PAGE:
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Greek Minister for Foreign Affairs met with Palestinian counterpart

Statement of Greek Minister of Foreign Affairs Nikos Dendias following his meeting with Palestinian Minister of Foreign Affairs Riyad al-Maliki (16 March 2021) [ you can find the original statement here ]

N. DENDIAS: Dear Minister, welcome to Athens. It is a pleasure to welcome you today. Unfortunately, Covid-19 forced us to repeatedly postpone your visit, but I am glad it is finally taking place, albeit with the restrictive measures.

Greece maintains close and historical ties with the Palestinian people. We have been at your side in difficult moments, and we are a western country that gave you practical support when you did not have the international recognition and support that you have today.

I would like to stress this, because Greece’s stance has always been a principled stance and not one of opportunism or expecting something in exchange.

Greece wants to deepen its relations with you on the bilateral and multilateral levels. Bilaterally, we look forward to more frequent meetings, such as the meeting between the Secretaries General of our two Ministries on 12 April.

Moreover, together, we are planning to train young Greek and Palestinian diplomats at our diplomatic academy.

Finally, we are willing to offer support, provided you deem it appropriate and request it, for organizing and carrying out the upcoming parliamentary and presidential elections.

On the multilateral level, there is always room for enhancing bilateral cooperation through the participation of Cyprus, as well as multilateral cooperation, for example, in the context of the East Med Gas Forum.

In this context, we look forward to a constructive stance. We believe that the expansion of the East Med with new members will benefit the whole region.

And of course, today – and I thank you for this – we had the opportunity for an in-depth discussion of the developments in the Eastern Mediterranean. We will continue our discussion during the luncheon.

I had the opportunity to reiterate to you Greece’s firm stance – which has been expressed repeatedly by Greek Prime Minister Kyriakos Mitsotakis – regarding the peace process. Greece is in favour of a just, viable and comprehensive two-state solution. Within the boundaries of 1967, with Jerusalem as the capital of both states, in accordance with the relevant UN resolutions and in accordance with International Law. This is why we support the peace process, and we support every effort that contributes to the resumption of the peace process.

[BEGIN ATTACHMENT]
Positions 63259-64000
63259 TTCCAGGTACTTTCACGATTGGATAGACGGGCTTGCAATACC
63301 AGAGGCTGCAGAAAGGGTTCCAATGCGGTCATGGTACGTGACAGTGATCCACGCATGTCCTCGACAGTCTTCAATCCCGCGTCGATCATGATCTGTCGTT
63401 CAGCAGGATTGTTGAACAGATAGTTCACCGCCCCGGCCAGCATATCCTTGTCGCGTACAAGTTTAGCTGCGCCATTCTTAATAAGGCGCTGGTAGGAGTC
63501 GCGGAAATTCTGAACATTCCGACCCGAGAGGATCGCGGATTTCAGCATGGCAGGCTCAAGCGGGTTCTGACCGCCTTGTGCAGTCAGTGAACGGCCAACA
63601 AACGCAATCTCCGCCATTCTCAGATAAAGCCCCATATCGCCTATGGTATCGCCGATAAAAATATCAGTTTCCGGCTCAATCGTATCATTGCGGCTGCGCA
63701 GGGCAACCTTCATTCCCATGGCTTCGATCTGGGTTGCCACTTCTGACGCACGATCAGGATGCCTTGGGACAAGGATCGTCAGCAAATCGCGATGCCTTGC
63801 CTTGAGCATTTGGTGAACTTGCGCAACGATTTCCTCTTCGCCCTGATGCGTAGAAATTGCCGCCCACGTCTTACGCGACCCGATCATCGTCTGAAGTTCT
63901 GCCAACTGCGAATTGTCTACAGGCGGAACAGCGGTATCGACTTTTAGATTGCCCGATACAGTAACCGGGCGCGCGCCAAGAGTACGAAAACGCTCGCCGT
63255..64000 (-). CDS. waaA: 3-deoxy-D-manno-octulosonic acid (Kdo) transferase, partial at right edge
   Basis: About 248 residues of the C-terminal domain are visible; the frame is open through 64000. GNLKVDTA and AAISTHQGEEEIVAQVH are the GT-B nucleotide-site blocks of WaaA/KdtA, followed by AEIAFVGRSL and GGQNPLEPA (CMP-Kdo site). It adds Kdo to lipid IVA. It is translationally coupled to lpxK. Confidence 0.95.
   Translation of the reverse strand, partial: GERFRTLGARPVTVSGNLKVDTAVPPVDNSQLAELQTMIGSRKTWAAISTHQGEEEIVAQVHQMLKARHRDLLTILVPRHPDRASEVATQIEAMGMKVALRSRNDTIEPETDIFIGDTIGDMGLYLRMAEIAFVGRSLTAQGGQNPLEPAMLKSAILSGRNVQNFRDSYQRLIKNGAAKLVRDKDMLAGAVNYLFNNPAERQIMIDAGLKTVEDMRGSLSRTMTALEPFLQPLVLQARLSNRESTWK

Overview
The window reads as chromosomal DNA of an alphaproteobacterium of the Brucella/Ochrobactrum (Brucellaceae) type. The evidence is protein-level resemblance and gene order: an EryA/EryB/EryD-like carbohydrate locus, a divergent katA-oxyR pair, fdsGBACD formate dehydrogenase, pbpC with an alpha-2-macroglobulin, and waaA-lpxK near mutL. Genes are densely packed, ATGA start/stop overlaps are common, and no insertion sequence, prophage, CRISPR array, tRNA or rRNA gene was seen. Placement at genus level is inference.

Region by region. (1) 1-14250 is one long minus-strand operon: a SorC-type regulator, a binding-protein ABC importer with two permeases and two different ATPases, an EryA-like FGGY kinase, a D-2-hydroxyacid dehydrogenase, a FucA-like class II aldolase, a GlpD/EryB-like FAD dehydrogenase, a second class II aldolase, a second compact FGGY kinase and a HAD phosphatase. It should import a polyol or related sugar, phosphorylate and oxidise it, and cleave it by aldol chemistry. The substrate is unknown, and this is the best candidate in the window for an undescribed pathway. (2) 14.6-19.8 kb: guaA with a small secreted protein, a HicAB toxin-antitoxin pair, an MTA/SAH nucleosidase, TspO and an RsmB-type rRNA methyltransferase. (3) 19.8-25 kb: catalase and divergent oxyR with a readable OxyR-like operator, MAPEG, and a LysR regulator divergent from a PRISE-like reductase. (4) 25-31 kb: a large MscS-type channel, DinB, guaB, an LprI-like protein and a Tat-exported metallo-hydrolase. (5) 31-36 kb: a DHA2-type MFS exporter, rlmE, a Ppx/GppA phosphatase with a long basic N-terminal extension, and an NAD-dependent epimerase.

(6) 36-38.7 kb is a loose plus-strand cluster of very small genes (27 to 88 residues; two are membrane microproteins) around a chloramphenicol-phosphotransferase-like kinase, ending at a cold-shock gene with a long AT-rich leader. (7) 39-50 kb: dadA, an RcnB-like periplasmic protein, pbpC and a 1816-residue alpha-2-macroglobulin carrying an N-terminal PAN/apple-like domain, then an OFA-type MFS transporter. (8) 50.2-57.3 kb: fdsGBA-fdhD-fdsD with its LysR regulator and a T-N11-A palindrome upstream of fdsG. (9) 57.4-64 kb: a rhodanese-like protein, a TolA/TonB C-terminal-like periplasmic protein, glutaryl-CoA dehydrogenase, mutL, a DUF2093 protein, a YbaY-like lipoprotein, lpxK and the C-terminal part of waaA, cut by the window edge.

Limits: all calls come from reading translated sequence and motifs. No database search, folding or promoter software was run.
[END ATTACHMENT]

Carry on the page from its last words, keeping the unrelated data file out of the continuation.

In this context, in fact, Greece has put forward a candidate for the position of European Union special envoy for the peace process. Our candidate, Ambassador Thrasyvoulos Stamatopoulos, is an exceptional diplomat worthy of support.

It is also important for me to underscore that the agreements on normalisation of Israel’s relations with four Arab countries create new momentum in the region. We hope these agreements help to promote the peace process.

My dear colleague, allow me to interpolate something here. As I have repeatedly stressed, the fundamental principles of Greek foreign policy are firm and full commitment to international law, including the UN Convention on the Law of the Sea – which Greece and Palestine have both ratified – and the relevant UN Security Council resolutions.

On the basis of these immutable principles, our stance on the peace process is clear. And we ask that you express your commitment to these principles beyond the issues that concern you directly, as they bear on the other issues that concern our wider region, including, for example, the delimitation of maritime zones, which we will discuss during the luncheon.

Today, I also had the opportunity to underscore to my Palestinian colleague the special importance Greece attaches to the Greek Orthodox Patriarchate in Jerusalem, which is recognized as a prime trustee of Holy Pilgrimage sites. And I had the opportunity to brief Mr. al-Maliki on the 62nd round of exploratory talks, which is taking place in Athens today, as well as on the general framework of Greek-Turkish relations.

As you know, Greece is coming to these talks in good faith. We hope they lead to our finding common ground based on which to resolve the sole bilateral dispute we have with Turkey. In other words, the delimitation of the Exclusive Economic Zone and continental shelf in the Aegean and the Eastern Mediterranean, in accordance with international law and the UN Convention on the Law of the Sea.

I would like to take this opportunity to note that the unilateral claims by Turkey that were reported by the media recently, as far as Greece is concerned will be responded to at the appropriate time and in the proper manner, via diplomatic channels.

Finally, I outlined the political consultations between the Greek and Turkish Ministries of Foreign Affairs, which will be taking place tomorrow in Athens.

At this point I would like to add – and I have said this in the past – that I am willing to meet with my Turkish counterpart and friend Mevlut Cavusoglu, but for such a meeting to have a point, of course, it must be carried out in the right climate.

Thank you very much. I am very pleased, my dear colleague, to have you here in Athens today, and I look forward to reciprocating in Ramallah.

Thank you very much.

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